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Mainstreaming refers to the systematic implementation of policies and measures in all areas relevant for immigrant integration and across levels of government – be it housing, education, qualification, social services or health. All authorities and organisations providing public services become responsible for contributing to immigrant integration and for adapting their activities to the needs of a diverse society. Mainstreaming requires a common policy framework, cross-sectoral planning and implementation, efficient coordination and shared commitment. Comprehensive integration action plans or -strategies are typical instruments to achieve its objectives.

On European level, the Commission encourages mainstreaming by promoting it as a Common Basic Principle for Immigrant Integration, and through the inclusion of integration-related objectives in a range of EU policies and funding programmes. Under the impression of the 2015/16 arrivals, the 2016 Action Plan on the integration of third country nationals of the European Commission and its ongoing implementation has marked a new high point of efforts at mainstreaming the response across EU policy fields, in line with the cross-cutting character of the challenge at hand. With the current preparations and negotiations on the 2021 to 2027 funding and programme framework, elections to the European Parliament and a new incoming Commission in 2019, key decisions about the priority of immigrant integration on the EU agenda are due in the near future.

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Cities are where targeted integration measures and public services are provided to a vast majority of immigrants in the EU. Whether services are adequate, respond to needs and are available across all relevant issue areas (like housing, social services, education,…), is a key determinant for long-term integration. However, the ability of local authorities to deliver services depends on their national contexts, such as cities’ legal competencies in different policy fields, the strength of the welfare state, the efficiency of coordination with the national or regional levels of government, and cities’ financial capacities.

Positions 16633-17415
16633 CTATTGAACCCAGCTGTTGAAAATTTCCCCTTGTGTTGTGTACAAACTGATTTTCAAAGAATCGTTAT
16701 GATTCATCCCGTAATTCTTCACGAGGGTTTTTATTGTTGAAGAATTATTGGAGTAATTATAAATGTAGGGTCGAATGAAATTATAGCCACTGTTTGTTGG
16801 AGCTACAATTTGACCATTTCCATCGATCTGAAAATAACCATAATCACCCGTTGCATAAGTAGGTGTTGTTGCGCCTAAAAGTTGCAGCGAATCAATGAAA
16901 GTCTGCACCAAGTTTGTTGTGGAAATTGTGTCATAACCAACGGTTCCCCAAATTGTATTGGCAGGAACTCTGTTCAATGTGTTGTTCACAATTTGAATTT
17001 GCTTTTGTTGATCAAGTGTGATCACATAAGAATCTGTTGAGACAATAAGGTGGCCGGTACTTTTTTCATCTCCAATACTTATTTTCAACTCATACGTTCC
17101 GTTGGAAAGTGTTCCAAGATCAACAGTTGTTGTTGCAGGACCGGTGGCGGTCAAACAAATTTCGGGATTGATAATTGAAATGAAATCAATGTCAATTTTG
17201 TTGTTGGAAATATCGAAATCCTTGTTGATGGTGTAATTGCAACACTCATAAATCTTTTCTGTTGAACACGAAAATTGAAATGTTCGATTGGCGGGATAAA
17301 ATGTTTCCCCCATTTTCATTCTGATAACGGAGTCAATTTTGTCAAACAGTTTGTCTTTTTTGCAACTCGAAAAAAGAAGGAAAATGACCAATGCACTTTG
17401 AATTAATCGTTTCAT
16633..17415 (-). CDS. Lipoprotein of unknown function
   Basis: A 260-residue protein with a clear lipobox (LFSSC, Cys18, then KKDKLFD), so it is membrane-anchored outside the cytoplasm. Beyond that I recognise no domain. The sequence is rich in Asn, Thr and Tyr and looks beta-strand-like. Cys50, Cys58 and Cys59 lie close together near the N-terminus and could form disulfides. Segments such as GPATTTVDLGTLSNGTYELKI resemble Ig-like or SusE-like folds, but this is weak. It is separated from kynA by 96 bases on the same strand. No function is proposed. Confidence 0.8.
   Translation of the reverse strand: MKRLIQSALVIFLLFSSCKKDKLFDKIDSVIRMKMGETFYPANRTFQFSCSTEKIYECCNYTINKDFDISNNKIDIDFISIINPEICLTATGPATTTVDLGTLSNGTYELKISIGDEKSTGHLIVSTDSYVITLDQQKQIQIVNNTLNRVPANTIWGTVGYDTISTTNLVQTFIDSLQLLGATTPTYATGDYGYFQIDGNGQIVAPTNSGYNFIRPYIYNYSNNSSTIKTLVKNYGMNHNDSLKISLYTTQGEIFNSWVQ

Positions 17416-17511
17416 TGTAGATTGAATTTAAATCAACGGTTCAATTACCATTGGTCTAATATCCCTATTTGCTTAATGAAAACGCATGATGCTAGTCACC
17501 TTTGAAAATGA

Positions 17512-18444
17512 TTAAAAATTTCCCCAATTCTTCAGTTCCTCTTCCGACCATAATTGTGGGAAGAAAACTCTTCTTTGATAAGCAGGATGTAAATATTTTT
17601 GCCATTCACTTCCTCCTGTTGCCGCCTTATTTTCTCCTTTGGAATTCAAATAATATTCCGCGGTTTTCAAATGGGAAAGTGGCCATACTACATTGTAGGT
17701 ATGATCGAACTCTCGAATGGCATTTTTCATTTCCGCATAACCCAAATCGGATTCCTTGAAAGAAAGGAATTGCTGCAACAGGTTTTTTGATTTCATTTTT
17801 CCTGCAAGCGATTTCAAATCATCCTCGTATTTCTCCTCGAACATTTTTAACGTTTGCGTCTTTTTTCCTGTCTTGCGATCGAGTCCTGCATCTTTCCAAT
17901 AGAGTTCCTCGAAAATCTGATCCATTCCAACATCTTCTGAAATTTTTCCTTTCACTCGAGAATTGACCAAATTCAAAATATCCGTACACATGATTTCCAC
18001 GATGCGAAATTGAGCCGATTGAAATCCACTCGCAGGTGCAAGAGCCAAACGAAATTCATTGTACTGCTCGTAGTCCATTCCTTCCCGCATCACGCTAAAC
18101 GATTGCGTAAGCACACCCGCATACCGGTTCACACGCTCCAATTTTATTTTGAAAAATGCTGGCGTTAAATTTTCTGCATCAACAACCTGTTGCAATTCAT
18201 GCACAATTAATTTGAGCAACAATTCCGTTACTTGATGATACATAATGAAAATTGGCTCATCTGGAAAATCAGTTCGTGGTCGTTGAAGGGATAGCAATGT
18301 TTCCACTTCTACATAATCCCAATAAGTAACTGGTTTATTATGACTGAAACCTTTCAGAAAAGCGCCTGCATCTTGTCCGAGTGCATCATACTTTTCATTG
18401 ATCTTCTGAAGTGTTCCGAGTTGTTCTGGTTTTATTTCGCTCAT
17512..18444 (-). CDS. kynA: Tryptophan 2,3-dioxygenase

In this context, EU policies and programmes offer multiple opportunities to improve, or widen the scope, of services provided to immigrants by cities. Next to targeted means (e.g. under the EU migration and integration policy), immigrants may gain from programmes linked to EU cohesion and other policies, as they are implemented in Member States. The 2015/16 arrivals brought to the fore issues like direct access to funds for cities, timely reaction to newly arising needs or eligibility criteria. Moreover, EU law directly impacts on the de-facto access immigrants have to key services, such as EU directives on the status of refugees or anti-discrimination. Currently, the Urban Agenda for the EU is a major joint initiative of the Commission, Member States and cities to render EU policies responsive to the needs of the local level, and for strengthened participation of cities in EU policy-making. In addition, decisions on the 2021 to 2027 financial and programme framework will determine the availability of EU means to support the provision of services and integration measures on city level.

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Expert Interviews

Gabriela Agatiello - Policy & Membership Development Officer for Eurodiaconia

What are Private Sponsorship Programmes?

Gabriela Agatiello - Policy & Membership Development Officer for Eurodiaconia

Integration outcomes of recent sponsorship and humanitarian visa arrivals

George Joseph - Head of Migration, Asylum & Anti trafficking Dept. Caritas Sweden

Monthly Expert Interview: Comprehensive approach to migrant integration